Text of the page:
Luxist Does the Ft. Lauderdale to Nassau Run on the MasterCraft 300
MasterCraft began four decades ago in a barn in Tennessee, when some folks who wanted more from a boat took a Ski Nautique hull and cut it in half, then built the hull they really wanted. Today MasterCraft owns the market for inboard ski boats, wakeboarding boats and sport craft. But three worlds could never be enough, and that's why we have the MasterCraft 300, the firm's first excursion into day-trip yachts.
The incipient exploration of a new market, by any company, is as wildly unpredictable as bog snorkeling - shoo-ins have taken terrible losses, sure losers have gone on to run the establishment. MasterCraft invited Luxist to Ft. Lauderdale for a ride to Nassau in the 30-foot vessel, and although we missed out on the dark and stormy night, we had an overcast and tempestuous day to come to our own conclusions about how the 300 might make a name for itself.
Gallery: MasterCraft 300 by Sergio Jurado
The 300 isn't merely something for MasterCraft's ego to gorge itself on (assuming it sells well). In addition to expanding its market reach, there are three audiences this boat is primarily aimed at: recreational boaters already in the MasterCraft family who want a bigger boat to relax on or want to head out on larger waters; people downsizing from 45-foot boats who don't want to give up the comforts they're used to; people new to the segment who want the quality and amenities of a larger boat at a 30-footer's price.
Modern assistance with the effort came from in-house engineers who have worked with other yachtbuilders including Cobalt, Hatteras, Cruiser, and Hinckley. Historical inspiration came from the twin-tipped, tunnel-hulled racing boats of builders like Angelo Molinari. MasterCraft added the feature - still seen on high-speed racing boats today - one of its recreational lines, and now it's the first to append the feature to a day yacht. The bow design spreads the weight across the bow, provides greater lift and a higher ride, and offers a fantastic amount of additional room because it allows a lengthier span in which the boat can take advantage of its full beam. We would see...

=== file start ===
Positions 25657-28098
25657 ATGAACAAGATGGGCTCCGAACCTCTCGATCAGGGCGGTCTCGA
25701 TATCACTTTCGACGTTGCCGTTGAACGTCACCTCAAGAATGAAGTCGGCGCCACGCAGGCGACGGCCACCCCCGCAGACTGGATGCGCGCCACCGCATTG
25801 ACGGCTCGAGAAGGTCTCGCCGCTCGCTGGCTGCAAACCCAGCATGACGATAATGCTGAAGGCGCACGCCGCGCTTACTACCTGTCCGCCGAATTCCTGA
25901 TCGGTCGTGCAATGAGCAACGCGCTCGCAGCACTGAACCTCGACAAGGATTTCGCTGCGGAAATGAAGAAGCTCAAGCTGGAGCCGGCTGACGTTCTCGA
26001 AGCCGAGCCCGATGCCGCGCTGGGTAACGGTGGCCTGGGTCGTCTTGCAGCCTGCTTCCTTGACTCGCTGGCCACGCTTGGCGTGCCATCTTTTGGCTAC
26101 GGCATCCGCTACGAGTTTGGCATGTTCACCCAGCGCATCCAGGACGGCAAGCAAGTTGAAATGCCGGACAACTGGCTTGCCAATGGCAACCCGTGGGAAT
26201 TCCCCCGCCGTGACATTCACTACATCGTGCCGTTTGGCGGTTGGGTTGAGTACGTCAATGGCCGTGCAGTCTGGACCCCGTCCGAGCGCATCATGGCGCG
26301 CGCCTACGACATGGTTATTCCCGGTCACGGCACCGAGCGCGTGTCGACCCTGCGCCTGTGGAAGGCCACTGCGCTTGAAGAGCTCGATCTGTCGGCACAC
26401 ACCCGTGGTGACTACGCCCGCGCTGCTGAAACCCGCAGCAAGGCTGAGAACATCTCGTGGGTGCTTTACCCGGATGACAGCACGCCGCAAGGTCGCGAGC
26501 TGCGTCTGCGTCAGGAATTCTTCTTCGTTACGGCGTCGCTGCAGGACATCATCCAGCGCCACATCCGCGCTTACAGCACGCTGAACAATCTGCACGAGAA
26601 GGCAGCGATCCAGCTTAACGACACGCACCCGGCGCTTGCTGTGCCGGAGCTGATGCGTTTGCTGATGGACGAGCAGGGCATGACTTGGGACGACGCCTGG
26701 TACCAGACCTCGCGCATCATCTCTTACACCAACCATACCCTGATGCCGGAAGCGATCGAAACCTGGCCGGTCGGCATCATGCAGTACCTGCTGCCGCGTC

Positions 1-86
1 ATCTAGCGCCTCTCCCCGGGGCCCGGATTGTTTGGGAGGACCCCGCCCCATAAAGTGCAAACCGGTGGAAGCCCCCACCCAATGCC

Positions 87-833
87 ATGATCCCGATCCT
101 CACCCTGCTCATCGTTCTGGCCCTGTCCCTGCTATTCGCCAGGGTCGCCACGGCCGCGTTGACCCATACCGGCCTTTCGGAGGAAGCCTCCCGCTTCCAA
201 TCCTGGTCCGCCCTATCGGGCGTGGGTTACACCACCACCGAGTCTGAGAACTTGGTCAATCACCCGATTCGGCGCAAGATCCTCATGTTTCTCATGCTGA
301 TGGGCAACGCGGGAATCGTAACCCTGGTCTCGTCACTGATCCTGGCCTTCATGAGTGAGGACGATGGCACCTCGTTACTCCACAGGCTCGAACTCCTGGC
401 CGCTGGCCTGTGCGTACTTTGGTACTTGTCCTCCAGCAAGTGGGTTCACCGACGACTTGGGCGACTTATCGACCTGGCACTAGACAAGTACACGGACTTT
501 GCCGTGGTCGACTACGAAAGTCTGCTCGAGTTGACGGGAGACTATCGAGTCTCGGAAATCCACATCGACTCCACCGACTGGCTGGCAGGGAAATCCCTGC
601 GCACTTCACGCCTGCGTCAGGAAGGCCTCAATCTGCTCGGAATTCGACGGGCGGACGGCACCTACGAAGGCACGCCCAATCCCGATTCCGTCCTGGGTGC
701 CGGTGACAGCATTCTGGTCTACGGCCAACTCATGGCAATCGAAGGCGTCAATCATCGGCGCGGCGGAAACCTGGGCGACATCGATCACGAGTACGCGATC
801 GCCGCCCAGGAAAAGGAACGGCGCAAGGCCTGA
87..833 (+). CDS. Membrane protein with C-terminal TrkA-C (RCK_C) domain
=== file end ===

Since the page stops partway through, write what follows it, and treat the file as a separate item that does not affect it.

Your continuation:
The plan was a low-key run from Ft. Lauderdale to Nassau, Bahamas to explore the mien and manners of the boat. To help out in case any swabbing of decks was necessary, we convinced our Miami-based fashion photographer friend Sergio Jurado to join. Not only could he do the trip justice in photos, it would give us the chance to focus on our first port-of-call: Bimini. And focus we did, although not for the reasons expected. The Atlantic was in a funk that day, and threw an admittedly low-level tantrum in the form of four-to-six-foot waves. We had to stow our plans for a MasterCraft meditation session, right next to the sandwiches, grapes, chocolates and champagne.
Yet we did get to see how the MasterCraft behaved over troubled waters, and above decks it was all good. A little rough and a fair bit tumble, but there was little way around that. The potential disadvantage of a twin-tipped hull would be that the flat frontal and lighter ride would cause it to do a lot of thudding and smacking on the waves. Yet even with the large frontal area of the Superfly bow she never got truly unruly up top. Nor did the occasional moments when we slowed from the ideal wave-riding speed cause her composure to disappear. She might not have cut through the waves like a deep-vee, but her modified-vee wasn't smacked around by them either, getting us through the trip plenty comfortably for us not to send any Maydays for helicopter extraction.
We didn't have any business going below decks in such conditions, but we did. It went as one might expect: "Hold on!" We don't know why no amusement park has built a ride called 'Small Inboard in a Storm.' It would be guaranteed thrills, although they'd have to peel a fair number of riders out of it at ride's end... and it could get messy...
Point being, though: the 300 is solid in a swell. After all, MasterCraft does have a long history of knowing how to handle chop.
At Bimini we made a quick stop for fuel and got underway again. Once pushed off for Nassau, the Atlantic gave us the joyous news that the Three Hour Tour portion of the day was concluded. There's a shallower undersea shelf between Bimini and the Bahamas that generally keeps the water calmer (at least, that's what we were told). And that gave us a chance to explore our ride.